There were five games the Scouts would be in charge of running. One was a Hot Wheels toy car race track. The other games were bottle ring toss, a bean bag toss, a bottle set up challenge, and a disc golf putting challenge. Early on it appeared that we may have trouble finding enough Scouts to work the games but when the day arrived we had plenty of help, along with a few parents.

            The games were only open for four hours Saturday afternoon but they did very well. The Scouts had fun along with the children who played the games. Even a few parents got into the spirit of trying their skills. Over $120 was raised for the local food shelf. It was a pretty good, and pretty fun service project.

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              My brother and I were Boy Scouts for three and a half years in the mid 1970’s. My youngest brother was a Cub Scout. My mother was a den leader, and my father was a troop committee member. Scouting was strong in my family, but not quite as strong as it was in one of my cousin’s family.

              Jim Ehlert, my uncle, had five sons. All five sons were involved in the Scouting program. Jim became a scoutmaster when his oldest son was a Boy Scout. Jim held that position for a number of years as all the boys grew threw the program. In fact, all five of the young men earned the rank of Eagle Scout.

              Once in awhile, back in the 1970’s, our families would meet at grandma’s cabin on Kings Lake. We would sometimes exchange skits and songs that were popular in our troops. We would also swap Scouting stories and experiences as we sat around the campfire.

              I was a little in awe of Jim during my teen years, as a lot of Scouts look up to the adults who are Scout Leaders. I also admired him for holding the position of scoutmaster fo so many years. When his sons finally graduated out of the troop he retired as scoutmaster and took on a different Scouting position.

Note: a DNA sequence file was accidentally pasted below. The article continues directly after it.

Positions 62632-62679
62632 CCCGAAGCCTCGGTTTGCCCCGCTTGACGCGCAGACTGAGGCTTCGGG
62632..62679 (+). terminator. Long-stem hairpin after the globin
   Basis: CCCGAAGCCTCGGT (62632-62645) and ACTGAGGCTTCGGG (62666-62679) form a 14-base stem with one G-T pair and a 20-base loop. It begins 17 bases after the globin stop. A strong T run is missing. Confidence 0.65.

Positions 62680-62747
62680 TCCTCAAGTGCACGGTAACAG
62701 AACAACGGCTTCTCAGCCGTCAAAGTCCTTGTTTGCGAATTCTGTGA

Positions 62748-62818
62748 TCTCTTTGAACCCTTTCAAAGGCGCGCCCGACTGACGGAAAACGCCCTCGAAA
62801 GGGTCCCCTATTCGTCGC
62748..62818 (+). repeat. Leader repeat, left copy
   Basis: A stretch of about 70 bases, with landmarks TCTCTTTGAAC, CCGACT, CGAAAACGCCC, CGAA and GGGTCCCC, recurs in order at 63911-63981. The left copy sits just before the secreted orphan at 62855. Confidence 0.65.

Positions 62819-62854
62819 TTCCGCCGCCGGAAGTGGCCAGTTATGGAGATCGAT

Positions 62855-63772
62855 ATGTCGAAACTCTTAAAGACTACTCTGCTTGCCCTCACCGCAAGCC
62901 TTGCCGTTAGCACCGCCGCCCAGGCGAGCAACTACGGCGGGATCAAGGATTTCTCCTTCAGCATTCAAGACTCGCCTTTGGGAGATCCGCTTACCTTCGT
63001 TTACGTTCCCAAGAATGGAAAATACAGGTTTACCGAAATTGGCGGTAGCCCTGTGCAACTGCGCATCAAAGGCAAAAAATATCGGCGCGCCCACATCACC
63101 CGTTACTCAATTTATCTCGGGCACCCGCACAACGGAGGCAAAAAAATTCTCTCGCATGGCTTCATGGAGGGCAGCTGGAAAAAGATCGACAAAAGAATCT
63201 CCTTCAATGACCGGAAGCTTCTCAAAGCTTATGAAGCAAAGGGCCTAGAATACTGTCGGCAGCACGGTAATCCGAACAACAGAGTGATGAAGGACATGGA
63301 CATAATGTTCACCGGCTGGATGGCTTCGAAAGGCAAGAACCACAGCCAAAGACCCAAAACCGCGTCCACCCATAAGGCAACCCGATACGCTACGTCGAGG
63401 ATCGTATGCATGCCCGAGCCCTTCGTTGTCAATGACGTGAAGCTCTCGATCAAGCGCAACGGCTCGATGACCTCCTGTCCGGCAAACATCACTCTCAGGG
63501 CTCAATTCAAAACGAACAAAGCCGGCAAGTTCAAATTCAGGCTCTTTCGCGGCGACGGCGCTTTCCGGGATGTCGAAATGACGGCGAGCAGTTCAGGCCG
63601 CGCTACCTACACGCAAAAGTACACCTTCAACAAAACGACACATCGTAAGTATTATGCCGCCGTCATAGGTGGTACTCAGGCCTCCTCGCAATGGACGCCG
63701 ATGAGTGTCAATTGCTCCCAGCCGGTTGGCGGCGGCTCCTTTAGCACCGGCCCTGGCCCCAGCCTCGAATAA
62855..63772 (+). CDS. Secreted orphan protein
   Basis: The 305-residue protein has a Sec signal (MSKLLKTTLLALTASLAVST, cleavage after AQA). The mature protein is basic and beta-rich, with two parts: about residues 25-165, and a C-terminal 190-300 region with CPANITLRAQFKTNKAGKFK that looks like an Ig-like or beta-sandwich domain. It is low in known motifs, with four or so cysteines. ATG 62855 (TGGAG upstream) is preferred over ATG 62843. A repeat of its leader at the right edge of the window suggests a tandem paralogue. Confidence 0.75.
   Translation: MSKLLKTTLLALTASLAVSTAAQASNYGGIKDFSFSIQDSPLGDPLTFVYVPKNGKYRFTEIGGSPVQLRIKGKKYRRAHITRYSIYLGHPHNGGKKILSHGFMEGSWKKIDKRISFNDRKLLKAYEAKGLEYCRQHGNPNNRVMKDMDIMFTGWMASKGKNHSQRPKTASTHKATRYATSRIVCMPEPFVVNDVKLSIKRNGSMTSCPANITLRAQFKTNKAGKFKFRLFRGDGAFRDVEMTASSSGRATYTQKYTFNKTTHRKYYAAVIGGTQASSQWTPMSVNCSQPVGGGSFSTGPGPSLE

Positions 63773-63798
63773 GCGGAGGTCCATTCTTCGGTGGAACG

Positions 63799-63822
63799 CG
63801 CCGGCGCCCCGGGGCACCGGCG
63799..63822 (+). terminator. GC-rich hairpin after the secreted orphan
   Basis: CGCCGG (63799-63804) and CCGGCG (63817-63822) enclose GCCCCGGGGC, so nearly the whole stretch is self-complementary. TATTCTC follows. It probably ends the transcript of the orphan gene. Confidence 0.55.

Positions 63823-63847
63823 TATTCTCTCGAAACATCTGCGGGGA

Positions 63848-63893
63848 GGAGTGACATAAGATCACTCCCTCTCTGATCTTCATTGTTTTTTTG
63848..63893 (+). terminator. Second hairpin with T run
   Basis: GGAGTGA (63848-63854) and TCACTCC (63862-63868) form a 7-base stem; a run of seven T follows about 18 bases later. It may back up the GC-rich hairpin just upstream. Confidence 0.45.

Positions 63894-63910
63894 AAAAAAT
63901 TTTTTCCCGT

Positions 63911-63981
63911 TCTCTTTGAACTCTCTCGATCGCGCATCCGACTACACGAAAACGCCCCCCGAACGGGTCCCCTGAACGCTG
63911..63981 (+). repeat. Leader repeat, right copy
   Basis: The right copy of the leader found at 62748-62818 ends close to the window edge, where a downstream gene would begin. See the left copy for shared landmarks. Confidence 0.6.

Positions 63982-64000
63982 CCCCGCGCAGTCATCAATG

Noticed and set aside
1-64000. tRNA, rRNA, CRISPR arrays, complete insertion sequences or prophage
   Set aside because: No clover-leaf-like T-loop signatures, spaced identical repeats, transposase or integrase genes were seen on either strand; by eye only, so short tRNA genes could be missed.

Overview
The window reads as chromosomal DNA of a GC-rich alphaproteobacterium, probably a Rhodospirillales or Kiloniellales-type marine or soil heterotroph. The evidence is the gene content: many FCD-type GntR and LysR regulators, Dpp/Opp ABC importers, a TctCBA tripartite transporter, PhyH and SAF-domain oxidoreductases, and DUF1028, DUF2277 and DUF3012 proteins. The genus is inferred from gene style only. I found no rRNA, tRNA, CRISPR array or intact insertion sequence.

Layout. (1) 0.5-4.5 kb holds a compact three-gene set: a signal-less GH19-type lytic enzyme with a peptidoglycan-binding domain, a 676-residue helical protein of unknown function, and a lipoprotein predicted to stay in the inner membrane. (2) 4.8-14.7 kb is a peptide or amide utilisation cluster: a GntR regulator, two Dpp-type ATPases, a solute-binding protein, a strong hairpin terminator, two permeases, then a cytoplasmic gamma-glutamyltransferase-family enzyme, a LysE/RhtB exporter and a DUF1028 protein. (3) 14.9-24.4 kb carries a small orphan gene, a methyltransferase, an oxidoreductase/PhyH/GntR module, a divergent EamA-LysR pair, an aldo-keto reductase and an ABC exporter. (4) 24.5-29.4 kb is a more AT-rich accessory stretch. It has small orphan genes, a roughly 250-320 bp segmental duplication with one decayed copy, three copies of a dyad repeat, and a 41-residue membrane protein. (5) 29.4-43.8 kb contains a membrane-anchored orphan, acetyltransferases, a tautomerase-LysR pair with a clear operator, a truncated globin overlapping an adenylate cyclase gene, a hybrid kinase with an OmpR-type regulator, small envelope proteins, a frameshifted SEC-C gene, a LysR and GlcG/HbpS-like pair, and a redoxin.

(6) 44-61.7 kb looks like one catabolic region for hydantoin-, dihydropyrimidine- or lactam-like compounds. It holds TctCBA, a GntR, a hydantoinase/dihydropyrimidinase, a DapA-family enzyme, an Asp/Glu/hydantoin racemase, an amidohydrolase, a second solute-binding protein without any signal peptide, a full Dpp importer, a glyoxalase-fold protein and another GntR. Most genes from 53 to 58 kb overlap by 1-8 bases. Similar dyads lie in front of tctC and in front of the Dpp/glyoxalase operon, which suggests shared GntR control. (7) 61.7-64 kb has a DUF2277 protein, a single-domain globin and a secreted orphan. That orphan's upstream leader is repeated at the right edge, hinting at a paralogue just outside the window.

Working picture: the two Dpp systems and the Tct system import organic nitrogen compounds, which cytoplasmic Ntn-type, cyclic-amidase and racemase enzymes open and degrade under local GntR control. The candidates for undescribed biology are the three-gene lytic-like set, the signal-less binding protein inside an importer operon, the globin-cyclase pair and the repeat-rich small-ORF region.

Occasionally, after I became the scoutmaster of Melrose Boy Scout Troop 68, Jim and I would have the opportunity to chat about Scouting. He would ask me how things were going in my troop, or ask me to tell him about the latest high adventure trip that we had attended. They were fun discussions.

              On Tuesday, September 19, Jim passed away after a battle with kidney disease. He was in his 80’s. I guess I will not be sharing anymore Scouting stories with him. Until that is, until I join him in that great summer camp in the sky.

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                Every year, the Central Minnesota Council seems to offer an incentive to the boys who join the local Scouting pack during the School Night to Join Scouting meeting. This meeting is traditional held the third Thursday of September. A few years ago the new members received a rocket. Last year they were given a frisbee with the B.S.A. logo on it.

                This year’s prize was sure to make every teacher in Central Minnesota happy. Yes, you guessed it. This year’s incentive was one of those spinners which was so popular with elementary boys. This fidget spinner was blue in color with the B.S.A. logo in the middle of it.

                I have to admit, the boys who came to school night all seemed excited about receiving the spinner. Even the current Pack members who came to the meeting wanted one of their own. The parents did not seem to be quite as excited as the boys. The current Scouts could buy one for $5.00 each.I believe most of them did go home with one. I went home with two. One for my Scouting collection, and one for a friend of mine who lives in Arizona.

                Does your council offer an incentive to new Scouts on School Night? What was it this year?